The success of Nordstrom’s Rack format, over the many years of its existence, is good retail fundamentals — giving shoppers the right product, price, and place. I have been a Nordstrom customer for many years and additionally find myself consistently shopping and purchasing at Rack vs other similarly positioned stores based on consistently finding good products and service at great value. Several others retailers have done good jobs of balancing full price and “discount” outlet formats. I think that The Gap, with Banana Republic, Gap, and Old Navy have done a good job of positioning value propositions that result in the same shopper taking advantage of all banners. Probably one of the most interesting cases in point are the Canadian Grocers who seem to have mastered the art of multi-format market positioning, from cash and carry warehouses to full line premium grocery. I will continue to shop Nordstrom and Rack and will be on the lookout for others who learn to use the fundamentals of good retail to drive customer loyalty and success.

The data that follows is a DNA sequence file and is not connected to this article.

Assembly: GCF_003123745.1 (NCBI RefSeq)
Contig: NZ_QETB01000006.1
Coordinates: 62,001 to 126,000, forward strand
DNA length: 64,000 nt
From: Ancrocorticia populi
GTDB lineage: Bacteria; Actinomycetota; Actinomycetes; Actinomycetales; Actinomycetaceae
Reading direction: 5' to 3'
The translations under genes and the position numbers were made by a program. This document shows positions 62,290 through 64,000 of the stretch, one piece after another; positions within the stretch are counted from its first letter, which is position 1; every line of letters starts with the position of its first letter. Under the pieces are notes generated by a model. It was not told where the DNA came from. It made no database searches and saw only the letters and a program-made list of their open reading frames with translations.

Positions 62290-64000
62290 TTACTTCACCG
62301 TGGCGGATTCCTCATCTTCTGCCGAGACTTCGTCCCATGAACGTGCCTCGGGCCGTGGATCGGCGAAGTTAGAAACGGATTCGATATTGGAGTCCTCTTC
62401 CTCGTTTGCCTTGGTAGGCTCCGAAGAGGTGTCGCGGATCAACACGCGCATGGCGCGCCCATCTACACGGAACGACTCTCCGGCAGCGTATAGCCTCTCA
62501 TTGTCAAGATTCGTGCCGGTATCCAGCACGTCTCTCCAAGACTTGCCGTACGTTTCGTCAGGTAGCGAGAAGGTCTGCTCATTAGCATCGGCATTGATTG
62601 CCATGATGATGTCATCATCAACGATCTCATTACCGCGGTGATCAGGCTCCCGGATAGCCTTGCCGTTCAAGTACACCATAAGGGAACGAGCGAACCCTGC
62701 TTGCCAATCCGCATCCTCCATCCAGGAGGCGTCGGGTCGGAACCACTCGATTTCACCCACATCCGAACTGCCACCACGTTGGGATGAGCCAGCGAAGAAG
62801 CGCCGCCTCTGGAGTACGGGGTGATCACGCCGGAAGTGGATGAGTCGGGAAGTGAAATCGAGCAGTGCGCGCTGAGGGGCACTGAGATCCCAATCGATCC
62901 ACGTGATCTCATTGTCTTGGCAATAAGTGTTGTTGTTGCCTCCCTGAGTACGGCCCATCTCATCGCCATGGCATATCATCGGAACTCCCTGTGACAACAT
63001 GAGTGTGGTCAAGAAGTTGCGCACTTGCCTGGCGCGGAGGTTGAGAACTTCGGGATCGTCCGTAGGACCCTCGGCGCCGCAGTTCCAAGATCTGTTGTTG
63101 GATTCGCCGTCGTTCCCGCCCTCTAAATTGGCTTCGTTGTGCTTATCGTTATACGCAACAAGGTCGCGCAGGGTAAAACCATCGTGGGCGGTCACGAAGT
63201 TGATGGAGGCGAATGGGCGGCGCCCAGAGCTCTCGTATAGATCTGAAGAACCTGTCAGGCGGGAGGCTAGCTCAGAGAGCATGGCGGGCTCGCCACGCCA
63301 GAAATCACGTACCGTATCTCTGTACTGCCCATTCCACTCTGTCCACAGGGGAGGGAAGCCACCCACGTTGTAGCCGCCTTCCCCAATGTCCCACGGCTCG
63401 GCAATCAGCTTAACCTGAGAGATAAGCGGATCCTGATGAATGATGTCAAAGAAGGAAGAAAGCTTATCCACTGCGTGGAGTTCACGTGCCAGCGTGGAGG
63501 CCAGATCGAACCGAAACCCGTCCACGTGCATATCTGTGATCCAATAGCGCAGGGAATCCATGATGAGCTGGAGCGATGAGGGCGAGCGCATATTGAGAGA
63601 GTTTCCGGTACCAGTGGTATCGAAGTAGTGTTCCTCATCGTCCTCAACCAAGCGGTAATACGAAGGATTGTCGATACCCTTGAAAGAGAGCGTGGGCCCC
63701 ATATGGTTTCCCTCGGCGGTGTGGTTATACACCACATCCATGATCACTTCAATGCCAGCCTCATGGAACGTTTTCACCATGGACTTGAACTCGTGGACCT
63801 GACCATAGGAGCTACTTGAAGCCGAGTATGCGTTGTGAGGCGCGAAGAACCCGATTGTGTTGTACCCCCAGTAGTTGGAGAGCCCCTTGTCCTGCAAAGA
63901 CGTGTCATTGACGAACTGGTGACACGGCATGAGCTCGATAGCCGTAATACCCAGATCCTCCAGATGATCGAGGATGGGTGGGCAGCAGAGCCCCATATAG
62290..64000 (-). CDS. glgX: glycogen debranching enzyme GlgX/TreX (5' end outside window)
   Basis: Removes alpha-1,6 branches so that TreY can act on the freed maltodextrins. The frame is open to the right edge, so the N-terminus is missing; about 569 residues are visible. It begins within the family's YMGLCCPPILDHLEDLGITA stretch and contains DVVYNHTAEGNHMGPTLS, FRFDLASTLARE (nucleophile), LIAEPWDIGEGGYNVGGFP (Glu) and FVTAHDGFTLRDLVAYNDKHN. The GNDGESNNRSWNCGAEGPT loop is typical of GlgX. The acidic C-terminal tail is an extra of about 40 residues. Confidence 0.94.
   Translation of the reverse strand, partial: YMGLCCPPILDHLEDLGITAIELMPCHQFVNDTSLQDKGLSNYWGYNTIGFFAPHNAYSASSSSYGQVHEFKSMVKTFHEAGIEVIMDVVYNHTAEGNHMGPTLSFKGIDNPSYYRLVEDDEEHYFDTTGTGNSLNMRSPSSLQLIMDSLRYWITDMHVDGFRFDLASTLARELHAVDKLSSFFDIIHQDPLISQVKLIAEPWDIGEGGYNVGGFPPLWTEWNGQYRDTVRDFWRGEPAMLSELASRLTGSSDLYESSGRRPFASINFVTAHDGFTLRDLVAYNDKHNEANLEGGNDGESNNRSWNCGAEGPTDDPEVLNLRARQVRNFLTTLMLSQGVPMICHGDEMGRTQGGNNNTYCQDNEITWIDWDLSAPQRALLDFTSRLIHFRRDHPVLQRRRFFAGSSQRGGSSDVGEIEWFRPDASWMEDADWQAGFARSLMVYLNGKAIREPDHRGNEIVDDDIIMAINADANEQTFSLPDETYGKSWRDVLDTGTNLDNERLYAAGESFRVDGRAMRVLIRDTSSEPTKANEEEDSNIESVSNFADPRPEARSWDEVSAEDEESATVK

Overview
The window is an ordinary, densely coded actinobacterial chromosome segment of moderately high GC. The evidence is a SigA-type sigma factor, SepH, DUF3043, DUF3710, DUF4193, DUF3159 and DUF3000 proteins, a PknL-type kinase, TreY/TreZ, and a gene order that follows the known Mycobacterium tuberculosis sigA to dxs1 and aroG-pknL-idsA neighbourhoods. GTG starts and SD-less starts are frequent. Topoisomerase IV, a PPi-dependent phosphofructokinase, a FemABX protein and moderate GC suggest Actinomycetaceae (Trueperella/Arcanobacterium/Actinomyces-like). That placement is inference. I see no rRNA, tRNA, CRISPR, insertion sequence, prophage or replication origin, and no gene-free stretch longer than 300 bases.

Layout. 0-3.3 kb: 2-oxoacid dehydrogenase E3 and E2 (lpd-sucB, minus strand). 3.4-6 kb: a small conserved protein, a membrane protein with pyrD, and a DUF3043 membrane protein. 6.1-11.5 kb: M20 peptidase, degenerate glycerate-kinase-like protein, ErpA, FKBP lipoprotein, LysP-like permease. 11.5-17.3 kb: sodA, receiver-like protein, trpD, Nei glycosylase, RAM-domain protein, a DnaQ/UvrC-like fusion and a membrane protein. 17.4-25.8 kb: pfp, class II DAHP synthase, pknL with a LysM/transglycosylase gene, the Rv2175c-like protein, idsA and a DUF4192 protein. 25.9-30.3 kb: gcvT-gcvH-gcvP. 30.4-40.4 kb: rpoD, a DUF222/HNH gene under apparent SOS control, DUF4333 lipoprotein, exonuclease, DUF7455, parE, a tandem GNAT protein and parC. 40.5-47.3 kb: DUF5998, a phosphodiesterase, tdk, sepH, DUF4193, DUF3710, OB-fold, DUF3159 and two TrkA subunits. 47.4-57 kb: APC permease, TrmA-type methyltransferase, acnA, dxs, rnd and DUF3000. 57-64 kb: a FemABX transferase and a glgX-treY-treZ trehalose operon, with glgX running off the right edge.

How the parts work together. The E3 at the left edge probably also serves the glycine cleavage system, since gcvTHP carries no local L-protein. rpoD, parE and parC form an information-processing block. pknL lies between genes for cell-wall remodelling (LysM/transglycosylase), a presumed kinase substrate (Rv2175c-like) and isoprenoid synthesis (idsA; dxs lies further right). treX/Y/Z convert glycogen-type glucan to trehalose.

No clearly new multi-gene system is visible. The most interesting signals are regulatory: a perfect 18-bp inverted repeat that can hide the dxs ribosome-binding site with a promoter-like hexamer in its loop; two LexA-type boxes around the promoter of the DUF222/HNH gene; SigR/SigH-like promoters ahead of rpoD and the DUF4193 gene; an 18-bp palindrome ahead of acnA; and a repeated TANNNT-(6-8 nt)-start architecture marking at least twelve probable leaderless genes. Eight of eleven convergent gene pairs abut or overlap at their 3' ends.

Kai Clarke
Guest
7 years 3 months ago

Price, price and price. The Rack is a simple concept…offer lower prices on select items only. Full selection and “first” quality and choices require full price, available from the full price Nordstrom. Discounts come daily at the Rack. Great concept, great implementation, and great retailing, just like we expect from Nordstrom.

Justin Time
Guest
7 years 3 months ago

The Rack pulls it off better than OFF Sak’s Fifth Ave. The Rack did have some growing pains in the beginning, including a store in the Washington DC area. They work better when off-price clothing competition is maybe only one other store. With Daffy’s gone and a very uncertain future for Loehmann’s, now may be the right time to expand this banner.